Energy systems and sustainable energy

subsidie energiesystemen en duurzame energie

Both the European Union and the Dutch government have set clearly defined goals to significantly reduce the emission of greenhouse gases. On the one hand, this is to be done through energy conservation. Furthermore, there is a focus on renewable and sustainable energy production, for example from biomass, wind and solar energy.

E+M grant consultants is active in both fields. We have an extensive track record when it comes to energy projects that lead to direct savings or the production of energy, for example from wastewater and wastewater silt. On top of that, we support technology companies with energy innovations related to the generation (with a focus on wind and tidal energy), distribution (smart grids) and storage of renewable energy (geothermal, solar fuels).

Relevant grant programmes

Top Sector Energy programmes

The Top Sector Energy stimulates innovations for an affordable, reliable and sustainable energy transition. On the basis of these policy objectives, grant schemes have been drawn up for the development and demonstration of new energy innovations.

Within this top sector there are various Top Consortia for Knowledge and Innovation (TKIs) for various themes:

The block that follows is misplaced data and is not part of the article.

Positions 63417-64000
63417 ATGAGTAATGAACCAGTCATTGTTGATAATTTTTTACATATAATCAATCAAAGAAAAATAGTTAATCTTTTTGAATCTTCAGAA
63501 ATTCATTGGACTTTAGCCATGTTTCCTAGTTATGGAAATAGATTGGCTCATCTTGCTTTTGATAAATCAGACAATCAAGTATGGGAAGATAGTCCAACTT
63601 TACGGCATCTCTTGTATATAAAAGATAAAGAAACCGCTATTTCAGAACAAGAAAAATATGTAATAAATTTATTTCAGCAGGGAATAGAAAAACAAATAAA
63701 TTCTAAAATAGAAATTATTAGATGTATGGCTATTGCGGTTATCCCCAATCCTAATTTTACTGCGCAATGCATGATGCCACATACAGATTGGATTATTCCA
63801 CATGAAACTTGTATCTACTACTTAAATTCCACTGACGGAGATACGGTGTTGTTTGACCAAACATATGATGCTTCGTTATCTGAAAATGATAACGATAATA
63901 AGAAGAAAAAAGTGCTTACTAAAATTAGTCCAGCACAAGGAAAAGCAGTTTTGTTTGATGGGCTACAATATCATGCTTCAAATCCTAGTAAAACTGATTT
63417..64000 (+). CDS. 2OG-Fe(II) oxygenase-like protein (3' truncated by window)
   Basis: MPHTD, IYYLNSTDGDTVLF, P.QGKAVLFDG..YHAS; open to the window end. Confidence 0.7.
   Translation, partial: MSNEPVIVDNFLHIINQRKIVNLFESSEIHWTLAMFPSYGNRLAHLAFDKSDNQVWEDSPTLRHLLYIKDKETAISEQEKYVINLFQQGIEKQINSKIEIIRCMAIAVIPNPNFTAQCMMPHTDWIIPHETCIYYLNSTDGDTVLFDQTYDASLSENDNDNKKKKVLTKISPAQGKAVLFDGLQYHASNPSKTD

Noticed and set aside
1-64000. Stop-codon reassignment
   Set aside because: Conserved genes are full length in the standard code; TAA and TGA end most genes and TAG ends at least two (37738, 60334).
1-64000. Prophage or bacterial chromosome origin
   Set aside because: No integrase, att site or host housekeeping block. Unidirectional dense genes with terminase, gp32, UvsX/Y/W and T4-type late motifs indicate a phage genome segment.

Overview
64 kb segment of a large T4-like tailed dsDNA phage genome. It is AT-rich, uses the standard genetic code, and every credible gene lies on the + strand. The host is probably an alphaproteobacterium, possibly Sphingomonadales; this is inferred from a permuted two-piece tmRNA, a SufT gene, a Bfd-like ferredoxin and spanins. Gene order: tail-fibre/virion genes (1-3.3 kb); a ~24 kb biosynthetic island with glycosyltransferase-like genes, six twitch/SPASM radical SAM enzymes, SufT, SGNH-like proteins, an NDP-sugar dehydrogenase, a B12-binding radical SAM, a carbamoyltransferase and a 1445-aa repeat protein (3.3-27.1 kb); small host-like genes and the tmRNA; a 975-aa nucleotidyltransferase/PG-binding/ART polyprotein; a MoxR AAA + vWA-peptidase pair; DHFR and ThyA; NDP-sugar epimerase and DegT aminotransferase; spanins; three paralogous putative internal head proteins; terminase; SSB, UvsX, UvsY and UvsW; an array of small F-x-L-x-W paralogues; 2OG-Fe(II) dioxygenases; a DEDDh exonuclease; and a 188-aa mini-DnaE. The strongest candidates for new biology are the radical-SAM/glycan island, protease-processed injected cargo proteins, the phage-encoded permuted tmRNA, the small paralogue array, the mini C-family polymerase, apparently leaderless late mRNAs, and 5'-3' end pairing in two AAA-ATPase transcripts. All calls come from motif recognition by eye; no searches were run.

• TKI Wind at Sea (Wind op Zee): The development of offshore wind energy as a large-scale energy source is an important part of the Dutch energy transition. The TKI facilitates research, development, knowledge transfer and market development in this sector.
  • TKI New Gas (Nieuw Gas): The energy transition in the gas sector will result in a reduction in the use of natural gas and an increase in sustainable alternatives. In this TKI, knowledge institutes and companies are helped with the development, demonstration and application of innovative technologies with lower CO2 emissions. Hydrogen plays an important role in this.
  • TKI Urban Energy: In the built environment there is a high demand for energy innovations in the built environment and infrastructure. There are 6 programme lines within this TKI: Natural gas-free districts, homes and buildings; Solar PV; Heating and cooling installations; Physical integration; Flexible energy infrastructure; Energy regulation systems and services.
  • TKI Energy & Industrie (Energie & Industrie): The industry is responsible for a large part of the Dutch CO2 emissions. The TKI Energy & Industry stimulates sustainability through more efficient use of raw materials, energy savings and the electrification of processes, for example.
  • TKI Biobased Economy: Biomass is an alternative to fossil raw materials for energy production and to fossil raw materials in the chemical sector. Both chemical and biological conversion is possible. In the TKI there are 4 programme lines: Thermal conversion, chemical catalytic conversion, microbiological conversion and solar capturing and biomass production.

RVO publishes an annual subsidy programme for each theme. In 2019, more than €43 million will be available, spread over the above-mentioned themes. In addition, money is available for so-called energy studies: feasibility studies and environmental studies.

Demonstration Energy Innovation (DEI):

The DEI is a grant scheme that supports CO2-reducing technologies by financing pilots and demonstration projects. Projects can be submitted in the following programme lines: